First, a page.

Study: Nidufexor as a Treatment for NASH

Research was presented at The Digital International Liver Congress that proved nidufexor is a safe and viable treatment for nonalcoholic steatohepatitis (NASH), according to Healio. It was shown to reduce body weight, aminotransferase levels, and hepatic fat fraction as well.

About NASH

Nonalcoholic steatohepatitis (NASH) is a disease that is characterized by a buildup of fat in the liver that causes inflammation and liver damage. This disease affects those who drink very little or not at all, but it mimics the liver disease of heavy drinkers. The liver damage has the potential to cause enough scar tissue that it prevents the liver from functioning. It affects up to one quarter of the people in the United States.

There is a debate about the cause of NASH. Some healthcare professionals believe that it is inherited, while others think it is triggered by environmental factors. The exact cause is unknown, but there are risk factors that are known to increase the chance of developing NASH. These include obesity, type 2 diabetes, high cholesterol, and metabolic syndrome. NASH is not always symptomatic, and it does not always progress. Symptoms can vary from person to person. Some of these symptoms include weakness, fatigue, weight loss, nausea, vomiting, loss of appetite, jaundice, itching, mental confusion, abdominal pain, swelling in the legs or abdomen, and spider-like blood vessels.

About the Study

The study was conducted by Richard Aspinall and his colleagues at Queen Alexandra Hospital. The study, which was placebo-controlled and double-blind, saw 121 participants take either a placebo, 50 mg of nidufexor, or 100 mg of nidufexor for 12 weeks. The primary endpoints were to ensure the safety of the drug and reduce ALT. Aspinall named the other endpoints as lipid profiles, pharmacokinetics, hepatic fat, and anthropometry.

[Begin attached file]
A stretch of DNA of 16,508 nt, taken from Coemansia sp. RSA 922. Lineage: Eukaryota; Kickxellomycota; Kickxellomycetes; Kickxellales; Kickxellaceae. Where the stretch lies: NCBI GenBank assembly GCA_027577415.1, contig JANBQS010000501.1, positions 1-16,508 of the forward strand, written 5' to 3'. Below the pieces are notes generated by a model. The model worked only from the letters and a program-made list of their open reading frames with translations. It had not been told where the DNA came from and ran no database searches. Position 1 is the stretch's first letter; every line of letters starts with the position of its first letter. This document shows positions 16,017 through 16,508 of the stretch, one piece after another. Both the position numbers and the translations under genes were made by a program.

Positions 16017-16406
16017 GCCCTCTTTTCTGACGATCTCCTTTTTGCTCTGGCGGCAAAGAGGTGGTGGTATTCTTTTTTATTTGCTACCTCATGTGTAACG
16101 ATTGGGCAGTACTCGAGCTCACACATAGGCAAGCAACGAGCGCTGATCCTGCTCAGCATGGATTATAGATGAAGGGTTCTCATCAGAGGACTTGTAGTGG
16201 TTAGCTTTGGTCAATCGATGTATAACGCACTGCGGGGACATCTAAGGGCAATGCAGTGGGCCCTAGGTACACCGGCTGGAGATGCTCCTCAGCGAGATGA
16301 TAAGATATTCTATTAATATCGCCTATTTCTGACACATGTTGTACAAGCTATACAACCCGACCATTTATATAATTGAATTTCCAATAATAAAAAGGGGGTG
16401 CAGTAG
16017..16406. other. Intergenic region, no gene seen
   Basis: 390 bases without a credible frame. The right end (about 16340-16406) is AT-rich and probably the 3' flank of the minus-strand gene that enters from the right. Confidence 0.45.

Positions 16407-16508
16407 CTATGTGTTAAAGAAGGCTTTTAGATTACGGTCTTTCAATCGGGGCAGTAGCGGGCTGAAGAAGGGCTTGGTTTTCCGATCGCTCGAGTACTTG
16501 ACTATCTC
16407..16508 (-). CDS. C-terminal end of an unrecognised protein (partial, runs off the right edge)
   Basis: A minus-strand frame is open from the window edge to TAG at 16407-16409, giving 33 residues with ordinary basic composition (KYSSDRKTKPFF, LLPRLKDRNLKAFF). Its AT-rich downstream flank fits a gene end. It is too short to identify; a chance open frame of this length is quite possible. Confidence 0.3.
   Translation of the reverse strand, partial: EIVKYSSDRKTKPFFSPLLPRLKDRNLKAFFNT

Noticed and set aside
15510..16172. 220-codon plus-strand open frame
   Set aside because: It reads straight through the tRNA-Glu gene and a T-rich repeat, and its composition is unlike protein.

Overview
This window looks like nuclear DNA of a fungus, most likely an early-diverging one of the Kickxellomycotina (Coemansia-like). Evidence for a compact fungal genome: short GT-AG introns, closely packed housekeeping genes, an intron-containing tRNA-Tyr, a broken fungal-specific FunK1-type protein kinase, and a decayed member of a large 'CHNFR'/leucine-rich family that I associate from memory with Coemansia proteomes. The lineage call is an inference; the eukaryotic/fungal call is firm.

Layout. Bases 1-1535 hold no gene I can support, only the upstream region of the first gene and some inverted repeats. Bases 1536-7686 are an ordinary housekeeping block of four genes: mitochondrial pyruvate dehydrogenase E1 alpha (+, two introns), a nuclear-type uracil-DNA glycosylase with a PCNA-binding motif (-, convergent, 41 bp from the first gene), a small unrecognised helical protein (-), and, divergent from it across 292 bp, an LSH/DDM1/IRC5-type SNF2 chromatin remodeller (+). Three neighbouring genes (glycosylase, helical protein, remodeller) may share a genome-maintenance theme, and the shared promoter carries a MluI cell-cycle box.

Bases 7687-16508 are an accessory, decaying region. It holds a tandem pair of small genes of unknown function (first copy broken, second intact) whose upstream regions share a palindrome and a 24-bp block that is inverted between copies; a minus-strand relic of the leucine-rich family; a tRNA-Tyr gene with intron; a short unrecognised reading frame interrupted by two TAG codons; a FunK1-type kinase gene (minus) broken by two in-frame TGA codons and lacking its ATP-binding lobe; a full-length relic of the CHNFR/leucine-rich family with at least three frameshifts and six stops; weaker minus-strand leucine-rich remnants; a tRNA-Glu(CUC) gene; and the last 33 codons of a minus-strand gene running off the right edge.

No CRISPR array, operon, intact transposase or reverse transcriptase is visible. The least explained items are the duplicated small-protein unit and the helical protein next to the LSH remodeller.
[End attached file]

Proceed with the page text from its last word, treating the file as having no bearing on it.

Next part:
94 participants completed the study and reported nidufexor to be safe and well-tolerated. While there were adverse events, they were minor and typically in the 100 mg group.

Researchers also found that ALT levels were reduced by 33% in the 100 mg group and 31% in the 50 mg, which is comparable to only 8% in the placebo group. In terms of hepatic fat, the 50 mg group saw a 29% decrease, while the 100 mg group saw a 32% decrease. Body weight dropped by 2.1 kg in the 100 mg group and .31 in the 50 mg group as well.

The results of this study are positive, which is encouraging and points to nidufexor as a viable treatment for NASH.

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